WARR ACRES — A Roman Catholic chapel and an abortion clinic are neighbors in this suburban city.
The location of Holy Innocents Chapel is intentional, said the Rev. Price Oswalt its pastor.
The chapel opened in March at 6114 NW 63, next door to Outpatient Services for Women in a small office complex.
Oswalt, 52, and longtime anti-abortion advocate Debby Krisch, 62, said the chapel provides a year-round place of prayer for anti-abortion advocates.
“My goal was to put the ultimate good — God — next to the ultimate evil, because it is the destruction of human life,” Oswalt said.
Despite Oswalt's strong words to a reporter, the clinic's office manager, who only gave her first name as “Telena,” said there have been no problems between the chapel attendees and clinic employees and clients thus far.
“We're fortunate. They're not yelling or yelling ugly things,” Telena said. “Most of the protesters are friendly. They know us by name, and we know them by name.”
Does she think the chapel and the anti-abortion advocates who talk to the clinic's clients are intimidating?
“Some women are annoyed by it, but I think they've made their decision by the time they get here. They've thought it through and are making it for a particular reason,” Telena said.
Krisch believes otherwise.
She said the chapel volunteers are keeping a count of the women and couples who they say have decided against terminating a pregnancy after talking with volunteers.
She said before the chapel opened in March, anti-abortion volunteers who kept vigil at the clinic reported one baby a month had been “saved” from abortion. She said about 20 have been saved since Holy Innocents opened in the office complex.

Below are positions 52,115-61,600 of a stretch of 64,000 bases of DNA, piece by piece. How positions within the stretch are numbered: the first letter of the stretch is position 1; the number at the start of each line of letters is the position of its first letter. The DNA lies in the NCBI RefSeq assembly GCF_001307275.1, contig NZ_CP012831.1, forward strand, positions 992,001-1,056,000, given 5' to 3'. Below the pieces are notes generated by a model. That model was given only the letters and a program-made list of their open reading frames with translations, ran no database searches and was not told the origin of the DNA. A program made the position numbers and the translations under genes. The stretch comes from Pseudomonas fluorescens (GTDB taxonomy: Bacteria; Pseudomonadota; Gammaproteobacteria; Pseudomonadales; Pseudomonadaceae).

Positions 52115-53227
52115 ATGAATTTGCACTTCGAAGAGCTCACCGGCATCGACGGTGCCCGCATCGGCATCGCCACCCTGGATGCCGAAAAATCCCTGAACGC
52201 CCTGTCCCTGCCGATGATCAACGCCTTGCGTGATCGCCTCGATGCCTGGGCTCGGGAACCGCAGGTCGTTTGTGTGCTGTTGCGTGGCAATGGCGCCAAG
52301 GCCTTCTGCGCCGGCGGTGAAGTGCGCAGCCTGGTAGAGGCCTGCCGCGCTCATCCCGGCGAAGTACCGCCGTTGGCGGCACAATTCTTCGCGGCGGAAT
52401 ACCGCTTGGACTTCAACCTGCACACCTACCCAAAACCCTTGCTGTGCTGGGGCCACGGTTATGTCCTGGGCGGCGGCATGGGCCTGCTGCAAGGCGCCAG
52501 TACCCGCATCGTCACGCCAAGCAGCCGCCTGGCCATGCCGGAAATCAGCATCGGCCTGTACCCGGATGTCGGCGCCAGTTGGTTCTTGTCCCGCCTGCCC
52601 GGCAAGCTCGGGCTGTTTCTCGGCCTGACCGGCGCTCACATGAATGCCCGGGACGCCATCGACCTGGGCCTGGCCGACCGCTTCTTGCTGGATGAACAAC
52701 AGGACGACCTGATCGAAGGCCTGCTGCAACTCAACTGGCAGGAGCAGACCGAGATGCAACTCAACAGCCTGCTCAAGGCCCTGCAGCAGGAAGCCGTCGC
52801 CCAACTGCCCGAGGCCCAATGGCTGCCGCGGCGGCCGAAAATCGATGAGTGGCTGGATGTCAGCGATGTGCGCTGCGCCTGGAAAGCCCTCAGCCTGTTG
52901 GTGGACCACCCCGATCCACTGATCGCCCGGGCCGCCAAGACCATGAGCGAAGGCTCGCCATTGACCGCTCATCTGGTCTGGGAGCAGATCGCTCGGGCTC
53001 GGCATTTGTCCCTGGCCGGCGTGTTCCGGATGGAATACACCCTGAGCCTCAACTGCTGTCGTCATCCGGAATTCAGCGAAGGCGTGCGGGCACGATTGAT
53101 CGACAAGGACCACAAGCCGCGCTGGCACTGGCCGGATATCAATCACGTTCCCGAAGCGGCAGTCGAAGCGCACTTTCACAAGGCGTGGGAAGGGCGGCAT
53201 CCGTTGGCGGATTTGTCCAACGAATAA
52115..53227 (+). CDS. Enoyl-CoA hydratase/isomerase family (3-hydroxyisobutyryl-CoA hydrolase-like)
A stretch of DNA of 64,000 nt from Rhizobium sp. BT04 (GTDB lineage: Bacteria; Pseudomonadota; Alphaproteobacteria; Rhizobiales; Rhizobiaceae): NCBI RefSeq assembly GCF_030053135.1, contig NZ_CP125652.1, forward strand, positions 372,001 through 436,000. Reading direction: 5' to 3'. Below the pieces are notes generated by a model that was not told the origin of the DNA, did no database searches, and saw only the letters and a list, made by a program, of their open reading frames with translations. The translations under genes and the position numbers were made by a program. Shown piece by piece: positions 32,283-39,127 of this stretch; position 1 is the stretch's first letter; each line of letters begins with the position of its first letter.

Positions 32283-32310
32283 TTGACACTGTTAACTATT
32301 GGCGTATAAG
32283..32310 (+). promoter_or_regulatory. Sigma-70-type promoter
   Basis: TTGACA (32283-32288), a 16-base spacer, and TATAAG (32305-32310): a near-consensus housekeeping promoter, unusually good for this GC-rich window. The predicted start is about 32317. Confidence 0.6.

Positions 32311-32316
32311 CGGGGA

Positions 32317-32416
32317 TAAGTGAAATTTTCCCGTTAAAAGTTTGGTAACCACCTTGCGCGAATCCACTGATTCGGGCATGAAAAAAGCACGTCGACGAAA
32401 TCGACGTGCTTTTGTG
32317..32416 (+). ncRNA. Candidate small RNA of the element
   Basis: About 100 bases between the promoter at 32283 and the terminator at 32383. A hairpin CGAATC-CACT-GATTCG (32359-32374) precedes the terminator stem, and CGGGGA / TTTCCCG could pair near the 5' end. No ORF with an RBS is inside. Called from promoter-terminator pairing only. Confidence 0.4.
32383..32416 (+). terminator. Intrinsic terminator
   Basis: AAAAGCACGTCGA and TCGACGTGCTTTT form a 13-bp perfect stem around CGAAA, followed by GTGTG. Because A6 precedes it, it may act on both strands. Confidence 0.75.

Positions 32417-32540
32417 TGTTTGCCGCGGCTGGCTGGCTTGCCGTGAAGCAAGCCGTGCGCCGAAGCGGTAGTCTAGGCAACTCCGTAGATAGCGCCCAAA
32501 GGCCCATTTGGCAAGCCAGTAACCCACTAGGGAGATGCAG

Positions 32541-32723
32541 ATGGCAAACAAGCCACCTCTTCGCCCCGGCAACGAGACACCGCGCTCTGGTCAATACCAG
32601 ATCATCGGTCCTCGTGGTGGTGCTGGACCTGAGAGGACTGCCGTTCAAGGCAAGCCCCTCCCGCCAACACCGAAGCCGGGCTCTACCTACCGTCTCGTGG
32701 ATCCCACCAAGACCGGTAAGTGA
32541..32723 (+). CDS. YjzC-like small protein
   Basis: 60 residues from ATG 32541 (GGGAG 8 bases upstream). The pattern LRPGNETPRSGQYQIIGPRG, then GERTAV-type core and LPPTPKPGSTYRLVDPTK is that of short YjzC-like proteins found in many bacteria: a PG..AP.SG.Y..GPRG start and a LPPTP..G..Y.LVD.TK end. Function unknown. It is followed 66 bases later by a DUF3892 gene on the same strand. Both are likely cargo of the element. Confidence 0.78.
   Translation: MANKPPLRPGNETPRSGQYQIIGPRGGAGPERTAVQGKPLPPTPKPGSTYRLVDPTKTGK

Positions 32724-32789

Among that number are two couples who were headed for the clinic but mistakenly entered the chapel instead, she said.
‘Life and death'
Oswalt and Krisch use terms that some might find extreme when they talk about the chapel and its neighbor.
Oswalt pitches the relationship as God and the “ultimate good” versus the “the ultimate evil, because it is the destruction of human life.”
To Krisch: “It is about life and death.”
Oswalt said the idea to open a chapel next to the clinic was based on a situation he knew about in Albuquerque, N.M. He said he prayed about it for several years and eventually tried to lease available space next to the Warr Acres clinic for the house of worship. He said he was told the space was not available for rent or purchase.
But a Christian man found out he wanted to create a chapel and paved the way for the Holy Innocents Foundation to buy the building space, Oswalt said.
The chapel construction costs and furnishings totaled about $750,000, including in-kind and monetary donations, Oswalt said. The house of worship operates on private funds, with no money coming from the Archdiocese of Oklahoma City, he said.
Oswalt said the chapel's connection to the archdiocese is through him because he serves as pastor of the National Shrine of the Infant Jesus in Prague and the St. Michael Catholic Church in Meeker.
Mistake or destiny?
Krisch said she and other anti-abortion volunteers are grateful for the chapel's presence. She said it has provided a refuge for some of the women and couples who seek out the services of the nearby clinic.
In two cases, the chapel was mistaken for the clinic by people seeking out the latter, she said.
“I think they get a little emotional, and a lot of them are scared and get confused,” Krisch said.
She said a sign on the chapel door also might have caused the misunderstanding. The sign promises aid for someone who is pregnant and needs help.
Krisch said one couple that mistakenly entered the chapel went to a faith-based pregnancy crisis center nearby, at the recommendation of anti-abortion volunteers. She said the other couple told volunteers they were headed home.
“Actually, it was an answer to prayer,” she said.
As for Oswalt, he said he has served for many years as a “Project Rachel” counselor, providing one-on-one counseling to women seeking spiritual healing after an abortion.
The priest said the chapel has given him a role in the abortion debate that he did not foresee.
“I never thought I'd be on the front lines,” he said.